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Published: Wednesday, 2/22/2006

Temperance: Artist's lessons sketch need for imagination

BY VANESSA WINANS
BLADE STAFF WRITER

TEMPERANCE - With a few strokes of Cyd Moore's pen, an alligator in a chef's toque, or hat, appeared as Ms. Moore talked about her life and work.

Speaking to hundreds of schoolchildren at Smith Road Elementary School last week, the Georgia native drew from her experiences growing up on a farm to show how her childhood shaped the artist she has become.

"Spending my days in the woods with my two brothers was a great way to grow up as an artist," she told about 120 fifth and sixth-graders. "The stories that I write and the pictures that I draw come from the memories of my childhood."

To show how, pictures she drew as a youngster flashed onto the screen, followed by her work as an adult. A juxtaposition of two witches she drew at age 7 segued into a book illustration of two witches.

"I've been drawing the same two witches for 40 years," the 48-year-old Detroit-area resident joked.

Her pencil and watercolor paintings - she adds details in colored pencil after the paintings dry - have appeared not only in books, but on magazine covers and in ads for Burger King and on McDonald's Happy Meals boxes - even a telephone-book cover in Alabama.

In three lectures, she gave presentations to the school's 430 students in a program funded by the school's PTA's enrichment committee. The cost for the day was $1,000, money PTA president Amy Schott believes was well spent.

"She was just mobbed," Mrs. Schott said. "There were 15 to 20 kids standing around her shouting out questions. Then everybody moved into the library and she signed her books. She drew a little picture in each one."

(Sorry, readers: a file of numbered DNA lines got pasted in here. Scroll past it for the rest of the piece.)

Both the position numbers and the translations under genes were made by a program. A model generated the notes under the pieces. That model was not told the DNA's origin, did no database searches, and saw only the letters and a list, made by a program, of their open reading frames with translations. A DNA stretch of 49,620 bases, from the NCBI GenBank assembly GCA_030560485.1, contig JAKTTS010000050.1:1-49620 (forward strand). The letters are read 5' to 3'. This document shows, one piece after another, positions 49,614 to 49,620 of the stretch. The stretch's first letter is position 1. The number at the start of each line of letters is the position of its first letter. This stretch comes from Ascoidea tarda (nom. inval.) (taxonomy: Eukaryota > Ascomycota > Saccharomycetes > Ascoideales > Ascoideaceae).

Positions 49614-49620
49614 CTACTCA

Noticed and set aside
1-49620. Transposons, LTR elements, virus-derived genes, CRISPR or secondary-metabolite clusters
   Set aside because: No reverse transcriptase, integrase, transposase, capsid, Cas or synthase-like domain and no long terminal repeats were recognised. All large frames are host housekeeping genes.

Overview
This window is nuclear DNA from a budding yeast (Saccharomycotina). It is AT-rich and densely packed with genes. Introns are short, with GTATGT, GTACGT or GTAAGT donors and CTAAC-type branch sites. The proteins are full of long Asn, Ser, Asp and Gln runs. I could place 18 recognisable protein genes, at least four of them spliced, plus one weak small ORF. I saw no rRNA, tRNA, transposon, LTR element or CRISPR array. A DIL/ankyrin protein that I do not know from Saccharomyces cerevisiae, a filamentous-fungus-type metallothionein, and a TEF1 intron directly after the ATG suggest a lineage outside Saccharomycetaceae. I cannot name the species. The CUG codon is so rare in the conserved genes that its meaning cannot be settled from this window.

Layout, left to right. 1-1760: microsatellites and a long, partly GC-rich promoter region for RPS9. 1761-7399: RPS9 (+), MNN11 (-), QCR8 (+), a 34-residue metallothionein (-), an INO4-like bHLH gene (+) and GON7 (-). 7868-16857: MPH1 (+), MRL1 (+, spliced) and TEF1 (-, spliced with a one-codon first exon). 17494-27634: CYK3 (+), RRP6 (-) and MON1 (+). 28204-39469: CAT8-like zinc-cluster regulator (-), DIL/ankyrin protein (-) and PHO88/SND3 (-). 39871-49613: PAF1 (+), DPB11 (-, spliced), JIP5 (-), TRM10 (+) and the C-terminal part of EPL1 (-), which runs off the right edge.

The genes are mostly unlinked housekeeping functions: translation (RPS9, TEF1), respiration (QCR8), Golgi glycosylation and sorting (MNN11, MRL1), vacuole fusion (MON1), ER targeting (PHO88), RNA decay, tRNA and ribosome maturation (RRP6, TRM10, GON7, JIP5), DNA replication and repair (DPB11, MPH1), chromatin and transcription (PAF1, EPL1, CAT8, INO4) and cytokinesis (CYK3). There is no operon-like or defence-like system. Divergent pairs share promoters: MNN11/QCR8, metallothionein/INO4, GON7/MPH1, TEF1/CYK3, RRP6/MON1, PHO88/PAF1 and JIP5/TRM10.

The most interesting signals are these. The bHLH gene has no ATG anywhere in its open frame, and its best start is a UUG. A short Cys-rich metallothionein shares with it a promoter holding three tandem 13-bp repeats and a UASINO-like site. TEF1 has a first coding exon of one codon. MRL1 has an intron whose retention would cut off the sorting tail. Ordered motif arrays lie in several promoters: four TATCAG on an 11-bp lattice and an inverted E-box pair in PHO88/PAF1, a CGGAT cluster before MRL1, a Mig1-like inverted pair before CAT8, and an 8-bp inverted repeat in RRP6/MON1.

Ms. Moore's humor punctuated her hour-long talk to the older students, although she did start by criticizing a childhood spent solely playing video games.

"If you're easily amused, you don't have to use your imagination," she told the group after explaining she had grown up in rural Georgia, about 30 minutes from the home of former president Jimmy Carter. Her family's television could get two stations, the nearest theater was an hour away, and the family's finances meant the three children had few toys, although they did have pets and 72 goats. But that environment proved a perfect breeding ground for creativity.

A childhood spent with every kind of electronic game becomes one of deprivation, not stimulation, for a creative young mind. Nonetheless, she acknowledged the power of PlayStation.

"Play video games," she told the children, "but have a life."

Ms. Moore got her start in the advertising department of a newspaper. Having just 45 minutes to develop, draw, and present an ad concept had a powerful effect on her work.

"It made me fast, and it taught me not to question my instincts," she said in an interview.

She ended her lecture by dishing a bit on children's entertainer Raffi, with whom she recently did a book. For a scene she had drawn of a birthday party, he requested she take some of the presents out of the illustration ("so many presents promote materialism") and come up with a cake substitute ("a healthier snack, with fruit.")

She did so, but vowed she would never attend a party planned by him.

Contact Vanessa Winans at:

vwinans@theblade.com

or 419-724-6168.



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